The COVID-19 pandemic has caused ramifications for nearly every sector, from business and nonprofit to government and healthcare. However, perhaps the biggest impact has been on the community members who find themselves isolated at home, financially insecure and feeling hopeless in the situation at hand.


As the outbreak continues, officials worry those feelings will lead to increases in alcohol and drug use throughout the state and local community — especially for those who already struggle with addiction.


Andrew Allen, CEO and president of YSS, an Ames-based nonprofit providing mental and behavioral health services for youth and families throughout the state, said, “addiction does not take a break for pandemics.”


“I’m convinced that, coming out of this, there are going to be more people pursuing addiction treatment because they’ve gotten so deep into their addiction.”


Despite the amount of people staying at home on a day-to-day basis being at an all-time high due to the pandemic, people across the country also are buying alcohol products 25 percent more compared to last year, according to data measurement company Nielsen, which compiled data of alcohol sales and consumption based off national findings.


A recently-released survey from the American Psychological Association also shows an 8% increase in drug use and alcohol consumption, in addition to a lack of sleep (19 %) and increased fighting with loved ones (24 %).


That heightened scale has not been seen in Ames to the extent of national findings, though it is likely due to the decrease in sales caused by Iowa State University students returning home for the remainder of the semester, according to the owners of two local liquor stores.


Weber Bowen, owner of J.W. Liquor in Ames, said the business actually saw a significant decrease in sales following the university’s closure. It has since “started to pick up and hold its own,” but is still not to the level where it normally would be during graduation.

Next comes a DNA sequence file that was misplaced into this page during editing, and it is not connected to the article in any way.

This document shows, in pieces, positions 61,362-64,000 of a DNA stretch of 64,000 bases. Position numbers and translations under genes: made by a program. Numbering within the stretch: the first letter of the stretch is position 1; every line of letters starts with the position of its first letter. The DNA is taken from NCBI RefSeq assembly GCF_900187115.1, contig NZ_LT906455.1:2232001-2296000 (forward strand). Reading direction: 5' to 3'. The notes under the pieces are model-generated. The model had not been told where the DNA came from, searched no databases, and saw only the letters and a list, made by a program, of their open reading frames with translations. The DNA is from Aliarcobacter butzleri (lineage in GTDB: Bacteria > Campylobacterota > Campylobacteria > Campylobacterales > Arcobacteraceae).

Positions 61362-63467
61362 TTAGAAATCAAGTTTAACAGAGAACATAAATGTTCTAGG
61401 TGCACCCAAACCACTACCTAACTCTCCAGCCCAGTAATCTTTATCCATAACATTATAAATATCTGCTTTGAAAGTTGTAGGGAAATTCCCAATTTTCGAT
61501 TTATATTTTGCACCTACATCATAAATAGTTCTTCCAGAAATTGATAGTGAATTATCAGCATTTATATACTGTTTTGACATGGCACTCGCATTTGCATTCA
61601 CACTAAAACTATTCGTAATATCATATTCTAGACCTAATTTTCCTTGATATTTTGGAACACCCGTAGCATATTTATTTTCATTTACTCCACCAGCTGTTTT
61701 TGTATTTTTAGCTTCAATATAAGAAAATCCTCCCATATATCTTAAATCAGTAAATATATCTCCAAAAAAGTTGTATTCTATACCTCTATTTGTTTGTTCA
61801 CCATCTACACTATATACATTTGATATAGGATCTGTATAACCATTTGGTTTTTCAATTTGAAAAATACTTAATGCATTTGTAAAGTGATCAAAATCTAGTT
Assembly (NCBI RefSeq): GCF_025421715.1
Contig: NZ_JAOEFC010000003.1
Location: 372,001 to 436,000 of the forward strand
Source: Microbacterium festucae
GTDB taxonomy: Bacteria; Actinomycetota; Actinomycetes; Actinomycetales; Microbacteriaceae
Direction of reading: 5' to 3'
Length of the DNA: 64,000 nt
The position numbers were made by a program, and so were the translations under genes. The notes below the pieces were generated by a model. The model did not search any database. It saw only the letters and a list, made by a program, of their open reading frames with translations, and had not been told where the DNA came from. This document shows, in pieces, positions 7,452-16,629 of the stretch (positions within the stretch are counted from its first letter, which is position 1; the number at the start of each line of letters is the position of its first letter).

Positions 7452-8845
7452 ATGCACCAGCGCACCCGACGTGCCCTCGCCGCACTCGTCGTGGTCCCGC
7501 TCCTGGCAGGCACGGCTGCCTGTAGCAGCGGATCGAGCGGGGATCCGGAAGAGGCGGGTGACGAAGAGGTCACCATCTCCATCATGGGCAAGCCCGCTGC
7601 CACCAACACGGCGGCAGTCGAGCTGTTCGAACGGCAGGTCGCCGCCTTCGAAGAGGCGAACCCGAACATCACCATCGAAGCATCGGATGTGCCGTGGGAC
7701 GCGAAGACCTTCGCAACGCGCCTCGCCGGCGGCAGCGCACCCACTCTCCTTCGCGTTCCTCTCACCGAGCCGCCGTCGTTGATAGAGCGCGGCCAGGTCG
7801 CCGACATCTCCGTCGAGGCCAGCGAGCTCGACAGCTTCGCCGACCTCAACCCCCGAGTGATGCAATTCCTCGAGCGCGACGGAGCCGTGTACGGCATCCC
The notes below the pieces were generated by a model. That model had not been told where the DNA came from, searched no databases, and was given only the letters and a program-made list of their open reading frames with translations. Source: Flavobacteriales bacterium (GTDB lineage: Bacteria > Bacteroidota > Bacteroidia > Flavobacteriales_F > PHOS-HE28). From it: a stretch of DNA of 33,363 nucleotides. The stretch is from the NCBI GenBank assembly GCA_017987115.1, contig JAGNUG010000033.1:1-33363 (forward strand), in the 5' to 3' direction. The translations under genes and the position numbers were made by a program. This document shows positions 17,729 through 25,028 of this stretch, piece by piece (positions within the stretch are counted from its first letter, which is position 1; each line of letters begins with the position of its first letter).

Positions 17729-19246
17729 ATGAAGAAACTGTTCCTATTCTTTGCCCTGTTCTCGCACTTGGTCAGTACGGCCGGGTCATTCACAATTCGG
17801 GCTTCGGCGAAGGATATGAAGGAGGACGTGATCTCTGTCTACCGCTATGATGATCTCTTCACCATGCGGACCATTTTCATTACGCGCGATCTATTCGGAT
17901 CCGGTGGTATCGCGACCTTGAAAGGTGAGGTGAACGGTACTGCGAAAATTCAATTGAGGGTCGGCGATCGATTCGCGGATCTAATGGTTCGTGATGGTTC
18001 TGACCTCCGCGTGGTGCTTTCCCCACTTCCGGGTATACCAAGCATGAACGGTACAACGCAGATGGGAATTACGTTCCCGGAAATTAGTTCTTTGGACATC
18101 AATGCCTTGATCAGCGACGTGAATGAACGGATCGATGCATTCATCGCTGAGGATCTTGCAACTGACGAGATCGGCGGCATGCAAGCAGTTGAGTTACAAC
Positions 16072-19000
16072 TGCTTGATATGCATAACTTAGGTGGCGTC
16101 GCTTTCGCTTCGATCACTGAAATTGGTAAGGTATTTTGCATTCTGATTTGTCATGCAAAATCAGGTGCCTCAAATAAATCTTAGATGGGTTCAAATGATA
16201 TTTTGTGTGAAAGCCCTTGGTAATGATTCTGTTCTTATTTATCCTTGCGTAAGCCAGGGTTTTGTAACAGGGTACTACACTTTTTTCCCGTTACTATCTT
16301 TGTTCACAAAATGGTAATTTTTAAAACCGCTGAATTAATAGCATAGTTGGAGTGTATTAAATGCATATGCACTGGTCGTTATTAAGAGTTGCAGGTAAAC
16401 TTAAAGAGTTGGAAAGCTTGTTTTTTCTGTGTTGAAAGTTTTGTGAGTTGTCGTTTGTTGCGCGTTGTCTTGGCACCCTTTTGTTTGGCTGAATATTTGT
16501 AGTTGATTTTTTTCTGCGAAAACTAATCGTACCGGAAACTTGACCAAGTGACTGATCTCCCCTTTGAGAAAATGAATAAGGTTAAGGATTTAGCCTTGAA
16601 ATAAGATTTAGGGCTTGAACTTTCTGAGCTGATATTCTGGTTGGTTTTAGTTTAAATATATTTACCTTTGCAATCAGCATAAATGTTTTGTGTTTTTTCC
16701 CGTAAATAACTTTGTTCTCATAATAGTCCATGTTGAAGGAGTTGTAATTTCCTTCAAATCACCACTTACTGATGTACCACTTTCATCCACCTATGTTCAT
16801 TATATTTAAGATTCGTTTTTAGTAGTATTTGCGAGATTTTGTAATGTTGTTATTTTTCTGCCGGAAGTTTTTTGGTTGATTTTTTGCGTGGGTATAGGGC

Cyclone Liquor owner Roger Esser said he thinks more customers are likely purchasing their alcohol from box stores like Walmart and Hy-Vee, rather than local liquor stores, to prevent making extra shopping trips.


“If people don’t want to make that extra step, they don’t come and buy from us, but rather they’ll go to the grocery store,” said Esser, whose business also has a bar in the back which previously hosted wine tasting and liquor classes, but closed March 17 due to the pandemic. “We’ve remained steady, however, we have two licenses and so our bar being closed is definitely affecting us.”


Bowen anticipated a loss of revenue anywhere between 10-25%, and Esser both attribute the loss of revenue to the college students returning home. Customers have, however, began exploring different brands of liquor, he said.


“We had one customer come in the other day who bought a $180 bottle of scotch, when he normally only buys a case of beer, because he said he was bored of the same old stuff,” said Bowen.


And while local sales do not measure up to national increases, Allen said he is “convinced” alcohol and drug usage is increasing locally, and that many who already struggle with addiction will be at risk.


“It’s a coping mechanism,” he said. “We saw it in 2008 when the economy was impacted — people turn to drugs and alcohol to help cope. And through the pandemic, we’re convinced that, again, people are turning to drugs and alcohol to cope.”


He said YSS’s inpatient residential addiction treatment program for kids is “just as full as it generally ever is,” though protocol has been put into place to meet the Center for Disease Control’s recommendations for sanitation and social distancing.


William Glienke, a social worker in the emergency department at Mary Greeley Medical Center, said he is also worried addiction, and the chances for recovering addicts to relapse, is concerning —especially now that resources for recovery have become limited.


“(Relapse) is a big concern right now,” he said. “Some people being home [due] to quarantine or sheltered at home, may not have much social interaction, so it may be difficult for them to cope, which could lead to relapsed drinking.”


Addiction counseling and programs like Alcohol Anonymous have shifted to virtual meetings due to the current pandemic, and although it is working for some, it is not working for all, said Kevin Gabbert, director of an opioid initiative at the Iowa Department of Public Health.


“We’ve heard that some people think the services being provided virtually can be a little awkward, but we’re hearing that some patients who historically have been kind of reluctant to engage in conversations during therapy being more comfortable now,” Gabbert said.


Gabbert said the state might not notice a drastic increase in people seeking help for months.


“One of the major concerns we’re worrying about is that in many cases (we will be addressing in terms of addiction) might not manifest until six to 12 months down the road, so although the pandemic may end within the next couple of months, we anticipate we will be addressing these issues related to COVID-19 for potentially for a year or more,” Gabbert said.